A FURTHER 436 positive Covid-19 cases have been reported in Berkshire in the past 24 hours.
Public Health England has recorded these lab-confirmed cases in the past day in areas including Reading, Bracknell, Wokingham, West Berkshire, Slough and Windsor and Maidenhead.
These figures, correct as Monday, December 21, bring the county’s lab-confirmed positive Covid-19 tests total to 20,812, according to Public Health England.
The local breakdown for the past 24 hours as follows:
- Bracknell – 67 cases, 2,402 total
- Wokingham – 75 cases, 3,216 total
- West Berkshire – 60 cases, 2,459 total
- Slough – 93 cases, 5,549 total
- Windsor and Maidenhead – 54 cases, 3,211 total
- Reading – 87 cases, 3,975 total
The latest seven-day rate per 100,000 people locally are as follows:
- Bracknell – 359.9
- Wokingham – 278.8
- West Berkshire – 265.1
- Slough – 514.2
- Windsor and Maidenhead – 238.4
- Reading – 372.7
There have now been 2, 073,511 cases of Covid-19 across the UK – as of Monday, December 21, at 4pm. This was an increase of 33, 364 cases in the past 24 hours.
In today’s national coronavirus news:
More than half-a-million people in the UK have been vaccinated against Covid-19, Boris Johnson said, as he moved to soothe concerns the country risked being effectively cut off from parts of Europe and beyond following the discovery of a new strain of coronavirus.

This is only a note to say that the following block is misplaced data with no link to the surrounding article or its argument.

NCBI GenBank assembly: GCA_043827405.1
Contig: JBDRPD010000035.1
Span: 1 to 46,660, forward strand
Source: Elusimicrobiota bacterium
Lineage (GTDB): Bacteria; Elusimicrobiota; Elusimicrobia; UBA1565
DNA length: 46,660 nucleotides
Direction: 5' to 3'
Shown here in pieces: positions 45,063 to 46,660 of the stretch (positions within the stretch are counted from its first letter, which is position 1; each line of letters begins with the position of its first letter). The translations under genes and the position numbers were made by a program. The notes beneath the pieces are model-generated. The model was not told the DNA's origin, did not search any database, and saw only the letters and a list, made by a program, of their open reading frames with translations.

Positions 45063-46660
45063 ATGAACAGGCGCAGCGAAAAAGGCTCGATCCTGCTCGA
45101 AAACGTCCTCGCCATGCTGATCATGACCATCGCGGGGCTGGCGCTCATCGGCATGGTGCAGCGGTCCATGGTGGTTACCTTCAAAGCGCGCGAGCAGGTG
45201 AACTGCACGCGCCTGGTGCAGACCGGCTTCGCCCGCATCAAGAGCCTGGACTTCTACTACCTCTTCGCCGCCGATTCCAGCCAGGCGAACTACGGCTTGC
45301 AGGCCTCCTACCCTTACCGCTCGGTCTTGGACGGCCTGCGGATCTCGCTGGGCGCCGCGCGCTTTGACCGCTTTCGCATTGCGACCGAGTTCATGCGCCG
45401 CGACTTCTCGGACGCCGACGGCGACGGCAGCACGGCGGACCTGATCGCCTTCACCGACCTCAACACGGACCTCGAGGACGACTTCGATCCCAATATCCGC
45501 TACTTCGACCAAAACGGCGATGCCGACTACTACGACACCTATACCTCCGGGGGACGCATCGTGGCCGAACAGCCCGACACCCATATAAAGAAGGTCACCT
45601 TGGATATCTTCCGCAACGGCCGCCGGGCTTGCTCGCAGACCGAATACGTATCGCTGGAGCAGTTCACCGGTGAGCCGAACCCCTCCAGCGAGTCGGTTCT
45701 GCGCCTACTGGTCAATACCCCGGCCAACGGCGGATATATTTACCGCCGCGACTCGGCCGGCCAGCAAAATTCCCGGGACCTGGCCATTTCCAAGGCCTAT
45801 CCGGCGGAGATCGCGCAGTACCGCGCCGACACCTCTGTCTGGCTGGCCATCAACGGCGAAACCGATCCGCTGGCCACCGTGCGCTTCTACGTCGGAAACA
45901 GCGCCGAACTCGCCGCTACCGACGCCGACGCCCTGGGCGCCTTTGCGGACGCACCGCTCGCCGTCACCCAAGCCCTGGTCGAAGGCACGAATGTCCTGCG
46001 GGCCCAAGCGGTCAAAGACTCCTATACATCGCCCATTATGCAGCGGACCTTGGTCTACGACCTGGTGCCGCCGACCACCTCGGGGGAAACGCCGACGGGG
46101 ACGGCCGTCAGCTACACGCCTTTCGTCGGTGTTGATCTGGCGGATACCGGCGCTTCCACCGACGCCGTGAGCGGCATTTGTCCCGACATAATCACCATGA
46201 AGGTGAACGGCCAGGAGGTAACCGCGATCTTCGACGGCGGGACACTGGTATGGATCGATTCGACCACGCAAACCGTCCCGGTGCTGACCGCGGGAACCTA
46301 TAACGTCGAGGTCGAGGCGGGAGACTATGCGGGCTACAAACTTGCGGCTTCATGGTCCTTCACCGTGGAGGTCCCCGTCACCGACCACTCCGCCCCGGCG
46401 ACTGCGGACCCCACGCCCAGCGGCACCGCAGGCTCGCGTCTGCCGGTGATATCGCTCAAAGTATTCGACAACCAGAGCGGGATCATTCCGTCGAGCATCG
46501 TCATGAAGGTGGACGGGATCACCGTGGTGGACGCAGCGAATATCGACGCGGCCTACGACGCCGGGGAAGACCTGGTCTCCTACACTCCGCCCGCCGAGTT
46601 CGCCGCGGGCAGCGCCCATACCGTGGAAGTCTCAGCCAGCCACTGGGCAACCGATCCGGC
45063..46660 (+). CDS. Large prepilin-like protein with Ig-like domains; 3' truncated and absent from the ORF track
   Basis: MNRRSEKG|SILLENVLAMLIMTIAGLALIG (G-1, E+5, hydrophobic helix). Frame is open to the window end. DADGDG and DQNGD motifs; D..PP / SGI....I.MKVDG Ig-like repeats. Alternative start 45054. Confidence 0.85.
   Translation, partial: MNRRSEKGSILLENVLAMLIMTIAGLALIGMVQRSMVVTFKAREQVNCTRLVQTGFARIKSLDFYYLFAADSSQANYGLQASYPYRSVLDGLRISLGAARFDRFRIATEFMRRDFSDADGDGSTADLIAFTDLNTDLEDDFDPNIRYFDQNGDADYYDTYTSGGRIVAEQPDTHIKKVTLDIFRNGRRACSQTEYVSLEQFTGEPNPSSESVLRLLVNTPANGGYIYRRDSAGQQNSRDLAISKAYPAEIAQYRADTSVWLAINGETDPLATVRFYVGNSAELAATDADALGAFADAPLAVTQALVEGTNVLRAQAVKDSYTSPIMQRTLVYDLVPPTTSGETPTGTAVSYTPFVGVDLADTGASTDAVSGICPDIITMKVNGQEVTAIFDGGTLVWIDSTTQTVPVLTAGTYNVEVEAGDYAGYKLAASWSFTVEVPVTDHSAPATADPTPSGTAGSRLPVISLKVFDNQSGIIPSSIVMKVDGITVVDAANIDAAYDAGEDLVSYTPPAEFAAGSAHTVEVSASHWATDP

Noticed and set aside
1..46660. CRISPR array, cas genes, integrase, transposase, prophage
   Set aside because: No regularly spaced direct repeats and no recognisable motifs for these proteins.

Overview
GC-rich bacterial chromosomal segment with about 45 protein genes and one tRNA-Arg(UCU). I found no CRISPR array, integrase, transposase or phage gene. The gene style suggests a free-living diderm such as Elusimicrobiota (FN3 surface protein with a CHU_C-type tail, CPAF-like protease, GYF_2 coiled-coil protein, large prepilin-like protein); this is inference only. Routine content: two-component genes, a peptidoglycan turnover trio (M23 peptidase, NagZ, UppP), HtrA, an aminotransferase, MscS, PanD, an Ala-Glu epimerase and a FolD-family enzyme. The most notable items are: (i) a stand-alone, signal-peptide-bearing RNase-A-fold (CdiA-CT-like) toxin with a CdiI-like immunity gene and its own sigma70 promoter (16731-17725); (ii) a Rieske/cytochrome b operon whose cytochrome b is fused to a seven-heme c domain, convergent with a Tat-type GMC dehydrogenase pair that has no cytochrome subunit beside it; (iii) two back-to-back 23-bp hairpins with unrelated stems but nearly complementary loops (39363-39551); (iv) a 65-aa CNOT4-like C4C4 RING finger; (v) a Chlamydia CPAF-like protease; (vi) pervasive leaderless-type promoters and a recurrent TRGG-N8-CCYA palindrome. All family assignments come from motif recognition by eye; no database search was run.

The Prime Minister said the Government took “prompt and decisive” action when the mutant variant was discovered in the UK on Friday, resulting in the creation of strict Tier 4 restrictions that have taken a scythe to Christmas plans for millions.
He said more than half-a-million people in the UK have now received their first dose of the two-part vaccinate since British grandmother Margaret Keenan became the first patient in the world on December 8 to receive the Pfizer Covid-19 jab following its clinical approval.
It came as the Government’s New and Emerging Respiratory Virus Threats advisory group (NervTag) told a Science Media Centre briefing on the new mutant variant that cases outside of Tier 4 in London and the south east of England “are increasing at similar rates” those in affected areas, and that it had a “transmission advantage” over other strains of the virus.
However, World Health Organisation director-general Dr Tedros Adhanom Ghebreyesus said there was “no evidence” the new strain was “more likely to cause severe disease or mortality”.